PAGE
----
Scotland will generally send their forwards to the gain line like this;
They’re going in tight clusters to ensure they get possession for the next, wider phase. But look at those ruck numbers – even early on they’re losing a lot of forwards compared to Ireland. Normally Scotland will throw at least three players in but losing five forwards to one Irish tackler means any following phase is going to have to be very wide to avoid a big gain line loss or a turnover. Why? Because if you’re losing five potential ball carriers to one potential defender, the next phase target will usually have to be far enough away to ensure you retain possession.
The bulk of Scotland’s forward carriers were in one half of the pitch so Ireland could gamble that the next phase would go wide-wide and Stockdale ended up scoring Ireland’s first try.
Scotland tend not to give the ball to a pod of two forwards, especially when those forwards are looking at a defensive alignment like this;
This was a calculated move by the Irish wide defence. Ringrose knew he could stay on the wide pod of four because whatever happened on this phase, the ball was more than likely going wide through a long – and slow – pass.
With Ringrose stepping on the “near” pod, Stockdale could attack the width of Horne’s pass and the rest is all Jacob Stockdale.
Ireland did a good job of slowing Scotland’s possession too. Look at the job that Healy and Leavy did on this crucial centre-field collision;
They prevent Barclay going straight to the floor and actively contest the ball to the point that Scotland lose two forwards and a key distributor from the next phase to retain possession. That gives Ireland time to number up in defence and pick their targets.
Watch the width on the key pass to Jones;
Ringrose is all over his line and Ireland make another good defensive stop.
We didn’t have it all our own way, for sure, and Scotland had two really good spells that should have seen at least two tries scored but overall, I thought Ireland were pretty comfortable winners in the end.
Ireland needed a bonus point win over a dangerous opponent and they achieved that aim – and the Championship – without too much drama. I’ll take that any day.
As per usual, players are rated based on their time on the pitch, if they were playing notably out of position, and on the overall curve of the team performance. I didn’t rate Keiran Marmion, Joey Carbery or Jordan Larmour due to being on the pitch for less than 10 minutes.
Rory Best, Sean Cronin, Jack McGrath, Andrew Porter, Iain Henderson, Devin Toner, Johnny Sexton
I thought these guys had very solid games that pushed Ireland onto the bonus point win.
Devin Toner and Rory Best had efficient games that helped retain possession and build phase pressure on Scotland. The starting two did well in the dirty work and helped the lineout get going after a wobbly start.
Sean Cronin, Jack McGrath, Andrew Porter and Iain Henderson had a decent impact off the bench. Cronin’s championship-clinching try was a great personal achievement for him after missing out on the November tests.
Johnny Sexton didn’t have a vintage game by his lofty standards but his average game is better than most 10s better days. He was gutting through an injury sustained a few weeks ago but still showed up for work on both sides of the ball. Gutsy.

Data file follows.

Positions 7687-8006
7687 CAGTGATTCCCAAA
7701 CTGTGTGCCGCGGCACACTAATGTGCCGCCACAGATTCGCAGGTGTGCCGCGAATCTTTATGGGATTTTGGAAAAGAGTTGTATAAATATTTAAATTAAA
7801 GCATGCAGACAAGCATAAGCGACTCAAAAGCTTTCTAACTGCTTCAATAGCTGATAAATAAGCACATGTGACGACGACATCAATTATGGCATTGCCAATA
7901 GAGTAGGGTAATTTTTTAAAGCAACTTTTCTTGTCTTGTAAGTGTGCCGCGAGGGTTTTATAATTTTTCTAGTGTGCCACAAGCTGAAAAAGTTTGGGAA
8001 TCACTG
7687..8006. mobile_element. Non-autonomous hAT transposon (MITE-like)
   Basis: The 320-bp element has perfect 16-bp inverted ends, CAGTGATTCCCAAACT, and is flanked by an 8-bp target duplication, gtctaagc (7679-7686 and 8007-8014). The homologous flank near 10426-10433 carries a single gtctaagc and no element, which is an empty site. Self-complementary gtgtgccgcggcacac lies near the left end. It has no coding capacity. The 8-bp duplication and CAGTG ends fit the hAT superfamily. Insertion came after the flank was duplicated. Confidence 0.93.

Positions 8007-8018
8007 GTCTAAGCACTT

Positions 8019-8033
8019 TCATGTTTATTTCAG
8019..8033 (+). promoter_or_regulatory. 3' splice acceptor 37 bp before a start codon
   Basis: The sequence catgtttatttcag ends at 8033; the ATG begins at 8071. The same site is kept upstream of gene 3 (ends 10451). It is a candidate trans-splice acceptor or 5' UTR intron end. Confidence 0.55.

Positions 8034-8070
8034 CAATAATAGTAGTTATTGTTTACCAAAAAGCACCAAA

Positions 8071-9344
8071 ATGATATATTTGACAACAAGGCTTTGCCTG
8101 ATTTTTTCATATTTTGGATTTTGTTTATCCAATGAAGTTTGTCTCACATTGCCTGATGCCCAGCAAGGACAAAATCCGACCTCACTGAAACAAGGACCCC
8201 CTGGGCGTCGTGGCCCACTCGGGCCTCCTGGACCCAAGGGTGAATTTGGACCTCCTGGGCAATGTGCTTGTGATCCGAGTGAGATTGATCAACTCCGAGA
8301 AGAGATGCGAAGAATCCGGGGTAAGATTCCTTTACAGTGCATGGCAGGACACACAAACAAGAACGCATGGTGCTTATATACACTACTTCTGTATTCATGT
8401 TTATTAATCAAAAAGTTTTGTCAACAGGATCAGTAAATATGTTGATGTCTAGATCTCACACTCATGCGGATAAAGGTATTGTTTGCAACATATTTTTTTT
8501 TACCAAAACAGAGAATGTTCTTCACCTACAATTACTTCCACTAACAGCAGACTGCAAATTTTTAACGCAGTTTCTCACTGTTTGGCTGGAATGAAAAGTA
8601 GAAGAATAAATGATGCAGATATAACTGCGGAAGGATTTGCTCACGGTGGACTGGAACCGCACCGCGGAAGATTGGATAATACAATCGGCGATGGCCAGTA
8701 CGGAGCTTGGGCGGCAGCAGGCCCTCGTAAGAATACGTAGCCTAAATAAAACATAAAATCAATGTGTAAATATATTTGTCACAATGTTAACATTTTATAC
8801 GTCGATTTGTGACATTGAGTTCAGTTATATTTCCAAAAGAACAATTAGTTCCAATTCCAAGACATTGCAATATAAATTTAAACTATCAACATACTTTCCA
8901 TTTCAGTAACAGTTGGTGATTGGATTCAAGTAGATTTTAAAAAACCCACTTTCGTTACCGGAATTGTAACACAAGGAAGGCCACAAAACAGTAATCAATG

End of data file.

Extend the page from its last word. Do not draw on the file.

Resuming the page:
Cian Healy, Tadhg Furlong, James Ryan, Peter O’Mahony, Dan Leavy, CJ Stander, Jordi Murphy, Conor Murray, Bundee Aki, Gary Ringrose, Jacob Stockdale, Keith Earls, Rob Kearney
The renaissance of Cian Healy this season has been astounding. Two years ago, many were wondering where the rampaging Healy of the early 10’s had gone but no more – Cian Healy is back to his best. His carrying, scrummaging, rucking and tackling had elite physicality written all over it.
Tadhg Furlong had the kind of game that would make you wonder what the hell he’ll look like when he hits his peak which, according to received wisdom is still four years away. He can do it all.
Our starting back row had another dominant outing, ably assisted by the hustle, carrying energy and rucking of Jordi Murphy off the bench.
Peter O’Mahony was superb at ruck time, made two really good jackals and was a massive part of Ireland’s heavy and wide defensive effort.
Dan Leavy made another mockery of his supposed third-choice openside status with an endlessly physical performance that had all the nuance that a top class #7 should have.
I keep saying because it keeps happening – CJ Stander is as durable, reliable and effective as they come. He draws 2+ defenders on every carry. He gets the ball back almost every time. He’s a reliable lineout option. He’s a powerful defender. He’s absolute quality. Ireland’s top carrier and joint top tackler. What an animal.
Conor Murray had another Conor Murray level game. He’s the greatest Irish scrumhalf I’ve ever seen, is comfortably the best scrumhalf in the Northern Hemisphere and the only guy who comes anywhere close to him is Aaron Smith. His passing – in both pass choice and execution – was absolutely excellent today, and the try he scored running over Hamish Watson was something a back row would have been proud of. This is the guy you’ll be telling your grandkids that you saw play live.
Our starting back three had very effective games.
Rob Kearney might be starting to push on in age but he still offers an awful lot at test level. He wasn’t perfect by any means but he was reliable, excellently positioned and rock solid when called upon.
Keith Earls and Jacob Stockdale were mostly very solid in defence and stood up to the examination that Scotland can throw at a pair of wingers. Earls deserves his Six Nations medal like few players have ever deserved anything in this game and Jacob Stockdale just can’t seem to stop scoring tries in a green jersey. If he continues at this rate he’ll overhaul Brian O’Driscoll before he has 30 caps.
Our midfield pairing were really good in a game that they needed to perform defensively in.
Bundee Aki was so selfless here again. His ruck numbers were off the charts, as was his physicality in the heavy channels where he acted almost like another back row.
Gary Ringrose returned from injury and looked like he was never away. He tucked up the dangerous Huw Jones all afternoon, rarely slipped in defence and was a pass or two away from a flawless performance. What a third choice #13 to bring in, eh?
I thought James Ryan was really, really good here. What can you say about this guy? He’s 21 years of age, he’s got 18 professional starts, has never lost a professional game he’s played in and he’s already playing at a level in test rugby that a lot of guys never reach. He was superb here. He carried extremely well in the second channel. He rucked authoritatively. He was a superb option in the lineout and bothered Scotland’s throw all afternoon. He made 15 carries for 22 hard metres and tackled all game long while adding real power as tighthead lock.
All you can say is that he’s a special player and, if he keeps this up, the only way he doesn’t become a great of the game is if he’s denied by injury. That’s how good this kid is. Outstanding.